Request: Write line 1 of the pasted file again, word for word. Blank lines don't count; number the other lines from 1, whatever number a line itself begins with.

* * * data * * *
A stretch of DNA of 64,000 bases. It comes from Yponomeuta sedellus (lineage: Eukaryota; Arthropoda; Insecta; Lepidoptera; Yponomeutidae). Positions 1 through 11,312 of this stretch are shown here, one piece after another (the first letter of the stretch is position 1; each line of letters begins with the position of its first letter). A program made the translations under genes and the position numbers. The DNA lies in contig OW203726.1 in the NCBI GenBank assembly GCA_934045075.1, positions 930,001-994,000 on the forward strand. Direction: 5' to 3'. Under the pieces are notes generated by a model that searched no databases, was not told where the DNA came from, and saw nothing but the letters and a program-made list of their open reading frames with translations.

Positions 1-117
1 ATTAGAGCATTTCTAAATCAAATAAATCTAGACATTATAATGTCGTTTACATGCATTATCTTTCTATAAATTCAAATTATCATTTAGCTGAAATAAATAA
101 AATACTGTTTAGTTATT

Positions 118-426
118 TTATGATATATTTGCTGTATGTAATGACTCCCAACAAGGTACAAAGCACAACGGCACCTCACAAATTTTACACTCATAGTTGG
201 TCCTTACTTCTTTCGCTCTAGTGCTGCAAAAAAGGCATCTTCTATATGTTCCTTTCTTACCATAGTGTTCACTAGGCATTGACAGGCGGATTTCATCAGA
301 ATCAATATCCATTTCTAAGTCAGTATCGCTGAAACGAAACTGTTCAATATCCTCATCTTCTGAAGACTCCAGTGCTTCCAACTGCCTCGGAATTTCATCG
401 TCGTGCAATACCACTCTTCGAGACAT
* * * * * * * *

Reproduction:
A stretch of DNA of 64,000 bases. It comes from Yponomeuta sedellus (lineage: Eukaryota; Arthropoda; Insecta; Lepidoptera; Yponomeutidae). Positions 1 through 11,312 of this stretch are shown here, one piece after another (the first letter of the stretch is position 1; each line of letters begins with the position of its first letter). A program made the translations under genes and the position numbers. The DNA lies in contig OW203726.1 in the NCBI GenBank assembly GCA_934045075.1, positions 930,001-994,000 on the forward strand. Direction: 5' to 3'. Under the pieces are notes generated by a model that searched no databases, was not told where the DNA came from, and saw nothing but the letters and a program-made list of their open reading frames with translations.